by Kathya Alexander
The daffodils dance in the front yard like tornadoes. Red roses climb, wild, to the roof of our house. This Mother’s Day is alive with hope and with morning. ‘Cept for the slash that is running cross my Mama mouth.
She kneading the dough for the biscuits for breakfast. She got the radio on, tune to WOKJ. That’s the radio station where my brother, Quint, is a DJ. They talking ‘bout the Freedom Riders, colored folks and whites riding buses down South from Washington D.C. to New Orleans. All of them is students. My Mama say, “This how these chir’en choose to spend they spring vacation? They ought to be home with they mamas.” Then she whip the dough like it’s the thing made her mad.
Continue reading FICTION: Freedom Spring
by K.D. Senior
Percy tied his apron in the back and took a deep breath. He knew it was going to be a long day. He grabbed the broom by its handle and began to sweep the floor; he knew Mr. Hopkins would complain if he didn’t at least see him sweep. This is what life after war was like. At least it was not the trenches, he thought to himself. During the course of his day, he reminisced about what his life was like before the one year war. Percy didn’t have to wonder what it was like after; he lived that day by day. He figured that this was the best it was going to get for a negro veteran in 1922. Still, he was grateful to Mr. Hopkins for taking him in, ’cause work was scarce after the war. While stacking cans, sometimes out of the corner of his eye he would see grenades. Some of those times when cans dropped, a slight gasp would escape his lips, followed by a sigh of relief when he realized he was not in the trench but a grocery store in Harlem, where he now, in contrast to his former glory, grudgingly swept the floor and stacked cans.
He tried to remember the smell of his mother’s cooking, but like many things before the war, the memories seemed to evade him. He remembered how that memory carried him through hours of kitchen detail. He wished it would somehow carry him through this. One thing the Army taught Percy to do well was how to hate menial tasks, such as the one he was currently engaged in. Mr. Hopkins sauntered in from the back with a morning paper wrapped in his chubby fist. “Mornin’ Percy, I see you’re sweeping, and I ain’t even have to tell you!” said Mr. Hopkins as he took his seat at the counter, unlocking the register. “We got four cases of canned peaches that need stacking, so after you’re done with the store, take a break and then get to it.” Percy paused for a moment and recalled a portly master sergeant named Wilkins. He talked rot sometimes, but he was still good people.“Yessir.” Percy grinned to himself and popped to attention. “Don’t you start with that army bullshit.” Hopkins said. “No, sir, wouldn’t dream of it.” Percy went back to sweeping. He laughed to himself.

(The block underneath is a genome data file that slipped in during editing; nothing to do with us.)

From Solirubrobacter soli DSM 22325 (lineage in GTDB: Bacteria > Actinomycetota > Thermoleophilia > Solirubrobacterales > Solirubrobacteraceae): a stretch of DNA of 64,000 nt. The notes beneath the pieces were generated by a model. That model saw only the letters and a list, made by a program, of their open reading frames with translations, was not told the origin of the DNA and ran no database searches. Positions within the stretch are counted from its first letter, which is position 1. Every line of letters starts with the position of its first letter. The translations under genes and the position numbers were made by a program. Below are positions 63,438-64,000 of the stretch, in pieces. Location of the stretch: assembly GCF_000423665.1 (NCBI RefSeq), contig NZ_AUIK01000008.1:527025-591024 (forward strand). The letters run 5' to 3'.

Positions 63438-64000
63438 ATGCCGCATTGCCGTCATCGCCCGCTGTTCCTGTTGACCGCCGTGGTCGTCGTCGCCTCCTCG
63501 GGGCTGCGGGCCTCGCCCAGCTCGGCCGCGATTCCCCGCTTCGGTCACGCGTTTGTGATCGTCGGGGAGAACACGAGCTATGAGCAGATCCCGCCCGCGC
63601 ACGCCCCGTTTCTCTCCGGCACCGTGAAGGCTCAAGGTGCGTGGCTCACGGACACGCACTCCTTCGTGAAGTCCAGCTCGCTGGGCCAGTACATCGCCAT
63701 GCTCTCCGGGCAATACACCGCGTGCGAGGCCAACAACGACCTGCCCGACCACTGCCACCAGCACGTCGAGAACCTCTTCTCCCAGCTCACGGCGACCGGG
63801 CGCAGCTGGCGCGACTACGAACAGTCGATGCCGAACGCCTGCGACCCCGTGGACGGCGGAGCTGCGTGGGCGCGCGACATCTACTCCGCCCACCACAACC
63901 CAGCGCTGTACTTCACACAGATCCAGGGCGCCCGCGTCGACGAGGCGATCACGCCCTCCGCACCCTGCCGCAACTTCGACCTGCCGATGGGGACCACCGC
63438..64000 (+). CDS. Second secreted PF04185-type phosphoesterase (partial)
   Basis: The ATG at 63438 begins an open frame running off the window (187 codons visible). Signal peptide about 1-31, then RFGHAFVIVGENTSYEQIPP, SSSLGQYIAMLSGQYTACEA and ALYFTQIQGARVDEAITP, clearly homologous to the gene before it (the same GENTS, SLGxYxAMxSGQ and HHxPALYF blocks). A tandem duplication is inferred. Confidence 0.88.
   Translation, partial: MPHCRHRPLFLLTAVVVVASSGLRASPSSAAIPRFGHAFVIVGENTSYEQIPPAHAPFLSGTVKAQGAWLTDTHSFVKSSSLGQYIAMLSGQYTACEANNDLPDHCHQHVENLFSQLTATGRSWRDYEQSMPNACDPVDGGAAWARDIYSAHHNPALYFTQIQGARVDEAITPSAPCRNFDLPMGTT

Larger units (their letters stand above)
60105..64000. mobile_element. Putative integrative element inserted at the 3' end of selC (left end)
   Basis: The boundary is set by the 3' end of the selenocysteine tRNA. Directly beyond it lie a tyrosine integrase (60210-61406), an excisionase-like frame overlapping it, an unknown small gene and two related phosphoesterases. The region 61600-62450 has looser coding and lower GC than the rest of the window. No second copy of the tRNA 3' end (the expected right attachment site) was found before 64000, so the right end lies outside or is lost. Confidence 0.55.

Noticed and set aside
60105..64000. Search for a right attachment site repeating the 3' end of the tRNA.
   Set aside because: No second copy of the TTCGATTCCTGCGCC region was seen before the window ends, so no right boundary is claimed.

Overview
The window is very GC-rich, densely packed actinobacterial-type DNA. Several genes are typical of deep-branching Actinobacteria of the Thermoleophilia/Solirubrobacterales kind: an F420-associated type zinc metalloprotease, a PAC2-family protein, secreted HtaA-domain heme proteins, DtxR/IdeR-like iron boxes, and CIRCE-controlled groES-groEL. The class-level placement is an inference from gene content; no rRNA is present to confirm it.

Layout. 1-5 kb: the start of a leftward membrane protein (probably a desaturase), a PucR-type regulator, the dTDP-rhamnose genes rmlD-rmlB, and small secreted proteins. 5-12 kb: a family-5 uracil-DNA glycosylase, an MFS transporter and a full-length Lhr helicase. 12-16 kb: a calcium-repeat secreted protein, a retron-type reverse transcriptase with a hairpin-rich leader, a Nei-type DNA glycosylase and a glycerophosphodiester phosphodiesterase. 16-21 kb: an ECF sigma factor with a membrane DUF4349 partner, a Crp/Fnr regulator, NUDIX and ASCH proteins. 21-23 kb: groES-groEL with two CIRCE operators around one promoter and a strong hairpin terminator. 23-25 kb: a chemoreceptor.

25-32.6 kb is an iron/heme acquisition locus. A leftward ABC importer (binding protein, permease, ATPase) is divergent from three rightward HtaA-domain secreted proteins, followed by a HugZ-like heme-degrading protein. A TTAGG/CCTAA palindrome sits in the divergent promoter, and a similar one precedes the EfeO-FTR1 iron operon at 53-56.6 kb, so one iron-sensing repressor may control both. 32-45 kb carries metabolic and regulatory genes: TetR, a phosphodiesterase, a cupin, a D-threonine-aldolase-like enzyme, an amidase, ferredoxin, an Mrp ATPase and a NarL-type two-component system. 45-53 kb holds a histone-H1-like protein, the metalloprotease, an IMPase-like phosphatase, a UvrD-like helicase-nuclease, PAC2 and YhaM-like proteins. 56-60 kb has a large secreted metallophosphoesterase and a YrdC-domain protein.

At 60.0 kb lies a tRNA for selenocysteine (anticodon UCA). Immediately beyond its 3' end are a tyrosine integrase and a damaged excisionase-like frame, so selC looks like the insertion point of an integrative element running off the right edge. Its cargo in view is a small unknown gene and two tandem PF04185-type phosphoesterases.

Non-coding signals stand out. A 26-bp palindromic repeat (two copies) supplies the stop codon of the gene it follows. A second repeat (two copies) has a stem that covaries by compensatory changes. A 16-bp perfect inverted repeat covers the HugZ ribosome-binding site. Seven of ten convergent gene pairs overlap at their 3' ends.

Continue reading FRIDAY FICTION: Demon of the One Year War
by G.G. Silverman
The man who blows up your house will do so disarmingly. Your appointment with him was for other, more innocuous reasons, the small drip from a pipe you fear will become a flood. When the doorbell rings, you run your hands over your unkempt appearance, a slap-dash attempt at looking less bedraggled. You hurry to the door, demanding “shhh” from the various children behind you — four, to be exact — who stop throwing toys long enough to allow you to cross without a flesh wound. You tune them out, forcing your best smile as you open the door.
The man on your stoop is attractive. Easy on the eyes. His are blue. And you have a type, a preference for cerulean peepers. Lord have mercy.
A pointed mustache adorns his lips, and a short neat beard announces his chin with a subtle but dashing entry. A fitted black vest hugs his toned physique over a white-collared shirt, and a black fedora rests atop his head.
“Hello, ma’am,” he beams, doffing his hat to take a short bow. “What am I here for today?”
Continue reading Friday Fiction: The Detonators
by Jennifer Fliss
(content warning: contains strong language)
The charred remains told Sarah it might be too late. The campfire smell should evoke memories of sweet burnt marshmallows and ghost stories and Sarah thought that yes, what she was seeing were definitely ghost stories.
Her nostrils flared. There were no bird calls, just the distant thwomp of helicopters. Down the block, the sign for The Stonefruit Diner was lit, its neon a beacon beyond the tract of burned houses.